Muscle Fatigue is one of the leading causes of cutting a hiking trip short. Once your legs give out, it becomes impossible to enjoy the outdoors, no matter how beautiful the scenery might be. That’s why it’s important to treat your muscles right before, during, and after your trip. Keep these tips in mind to increase your muscles’ ability to handle those ups and downs.
Failure to fuel your body before and during a hiking trip can lead to some rough consequences. Your muscles need nutrition in order to stay in tip-top shape, and stuffing your face with McDonald’s isn’t the way to go about feeding them. Instead, opt for a snack or meal with high levels of carbs and glucose at least 30 minutes before your hike. If you’re spending a lot of time on the trail, pack along some energy bars that are also high in carbs to help regenerate deteriorating leg muscles.
Anyone who spends a lot of time in the gym can attest to the fact that working out is useless without stretching. Pulling those muscle fibers apart is actually what allows them to heal and grow bigger. It’s no different with hiking. You need added strength in your legs to make them withstand long distances. Stretch before and after your hikes, and even during the middle of them if you’re going long-distance. Yoga is one of the best tools in a hiker’s arsenal if you’re looking to increase your body’s ability to go harder, longer, and withstand fatigue. Coupled with ample rest, stretching is vital to making your hiking trip an enjoyable experience.
Shorten your stride
If you find your legs muscles frequently giving out on you during your hike, it might help to shorten your stride a bit. Though typically great advice for trail runners, it can help hikers and swift walkers too. By controlling your pace, particularly downhill, you’ll reduce the pressure on your legs and allow for better circulation. Begin lifting your feet higher and remember to roll them from heel to toe when connecting with the ground.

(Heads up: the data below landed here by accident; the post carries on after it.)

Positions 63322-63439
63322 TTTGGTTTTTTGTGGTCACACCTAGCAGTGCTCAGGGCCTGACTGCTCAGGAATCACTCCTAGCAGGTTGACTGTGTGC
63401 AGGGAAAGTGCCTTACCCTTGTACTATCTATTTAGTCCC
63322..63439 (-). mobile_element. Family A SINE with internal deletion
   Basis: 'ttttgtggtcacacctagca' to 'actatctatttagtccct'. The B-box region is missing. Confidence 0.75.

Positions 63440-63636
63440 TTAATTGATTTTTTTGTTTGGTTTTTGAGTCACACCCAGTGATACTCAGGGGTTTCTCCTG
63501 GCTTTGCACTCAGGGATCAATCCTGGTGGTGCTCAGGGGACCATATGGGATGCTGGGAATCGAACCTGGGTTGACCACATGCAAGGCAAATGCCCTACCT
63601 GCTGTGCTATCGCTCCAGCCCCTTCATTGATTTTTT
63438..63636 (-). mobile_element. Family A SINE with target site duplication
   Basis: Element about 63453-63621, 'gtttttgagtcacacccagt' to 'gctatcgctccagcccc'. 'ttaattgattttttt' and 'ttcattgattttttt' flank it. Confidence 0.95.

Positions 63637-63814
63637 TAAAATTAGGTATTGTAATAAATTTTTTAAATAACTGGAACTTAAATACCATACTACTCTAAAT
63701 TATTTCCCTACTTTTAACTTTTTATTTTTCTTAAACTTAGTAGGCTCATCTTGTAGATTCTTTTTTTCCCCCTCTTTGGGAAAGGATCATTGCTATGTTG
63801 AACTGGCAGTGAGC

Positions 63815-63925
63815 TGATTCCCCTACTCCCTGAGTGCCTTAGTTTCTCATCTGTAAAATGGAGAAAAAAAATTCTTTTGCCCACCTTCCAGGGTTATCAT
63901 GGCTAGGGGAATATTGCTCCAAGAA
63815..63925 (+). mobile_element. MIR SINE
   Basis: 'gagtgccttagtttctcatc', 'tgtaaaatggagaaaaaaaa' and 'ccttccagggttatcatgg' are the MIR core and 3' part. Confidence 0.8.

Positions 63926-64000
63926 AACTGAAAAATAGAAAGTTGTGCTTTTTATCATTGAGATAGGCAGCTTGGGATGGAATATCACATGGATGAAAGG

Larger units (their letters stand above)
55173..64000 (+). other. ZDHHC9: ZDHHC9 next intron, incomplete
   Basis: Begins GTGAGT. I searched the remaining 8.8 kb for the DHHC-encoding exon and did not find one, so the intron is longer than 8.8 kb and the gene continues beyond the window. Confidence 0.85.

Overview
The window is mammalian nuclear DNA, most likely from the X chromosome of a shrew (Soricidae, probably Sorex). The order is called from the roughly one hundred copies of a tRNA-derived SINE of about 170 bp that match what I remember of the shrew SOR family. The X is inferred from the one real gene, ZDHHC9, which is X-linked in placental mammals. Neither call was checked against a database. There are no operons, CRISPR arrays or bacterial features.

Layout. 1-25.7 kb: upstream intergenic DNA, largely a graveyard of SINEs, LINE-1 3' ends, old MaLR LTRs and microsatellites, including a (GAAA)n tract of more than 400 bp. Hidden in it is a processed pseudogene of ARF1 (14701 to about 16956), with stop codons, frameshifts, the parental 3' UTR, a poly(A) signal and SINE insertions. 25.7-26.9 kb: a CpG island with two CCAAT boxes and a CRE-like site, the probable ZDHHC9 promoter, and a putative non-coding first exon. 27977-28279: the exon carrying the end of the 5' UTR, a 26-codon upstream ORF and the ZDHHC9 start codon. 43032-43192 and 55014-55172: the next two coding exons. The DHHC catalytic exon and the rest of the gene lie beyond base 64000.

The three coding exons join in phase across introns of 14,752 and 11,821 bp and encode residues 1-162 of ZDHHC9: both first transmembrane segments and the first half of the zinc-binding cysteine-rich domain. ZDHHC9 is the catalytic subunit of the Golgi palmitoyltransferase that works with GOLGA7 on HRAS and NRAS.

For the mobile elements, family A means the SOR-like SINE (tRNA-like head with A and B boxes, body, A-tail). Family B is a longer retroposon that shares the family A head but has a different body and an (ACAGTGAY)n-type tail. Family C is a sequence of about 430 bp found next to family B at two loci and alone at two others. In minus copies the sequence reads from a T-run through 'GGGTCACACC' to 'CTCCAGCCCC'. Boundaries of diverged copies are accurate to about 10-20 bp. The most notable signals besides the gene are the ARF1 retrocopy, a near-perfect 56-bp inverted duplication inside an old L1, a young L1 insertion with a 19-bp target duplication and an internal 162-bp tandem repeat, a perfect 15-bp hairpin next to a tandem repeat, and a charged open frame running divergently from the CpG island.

This should probably go without saying, but it’s essential to drink plenty of water when hiking. Water serves as your muscles’ lubricant. In a normal situation, muscle fibers contract as you walk, causing them to stick together. Water allows them to glide past one another more effectively, so you don’t wear down as quickly. Hikers should drink at least one liter per hour in hot climates and high altitudes. It’s rare to drink too much while hiking, but drinking too little could spell doom for your legs.
Practice your form
The way you walk has a huge impact on your body’s ability to maintain itself over long distances. Using proper form is vital in all areas of life, whether you’re sitting, standing, or walking. Maintain your center of gravity whether hiking uphill or down and avoiding hunching over at all costs. If you find you cannot stand straight while walking, you might be carrying too much weight in your pack. When hiking downhill, remember to keep your legs slightly bent to minimize stress on your joints. Adjust your hip belt and using trekking poles to help maintain consistency.
Wear the right gear
Your gear plays a large role when it comes to combatting muscle fatigue while hiking. Improper footwear can throw off your entire gait and posture, so be sure to wear shoes or boots that are made specifically for hiking. Compression pants are a great way to help circulate blood flow in your legs, allowing the muscles to get the pump they need and maintain their strength.
Finally, don’t be afraid to stop when you feel your legs giving out on you. Sometimes you simply need an extended break. Rather than push yourself, set up camp and spend a few hours relaxing before getting back on the trail. Give your muscles the time they need to recover, and you’ll have a much more enjoyable experience on your hiking trips.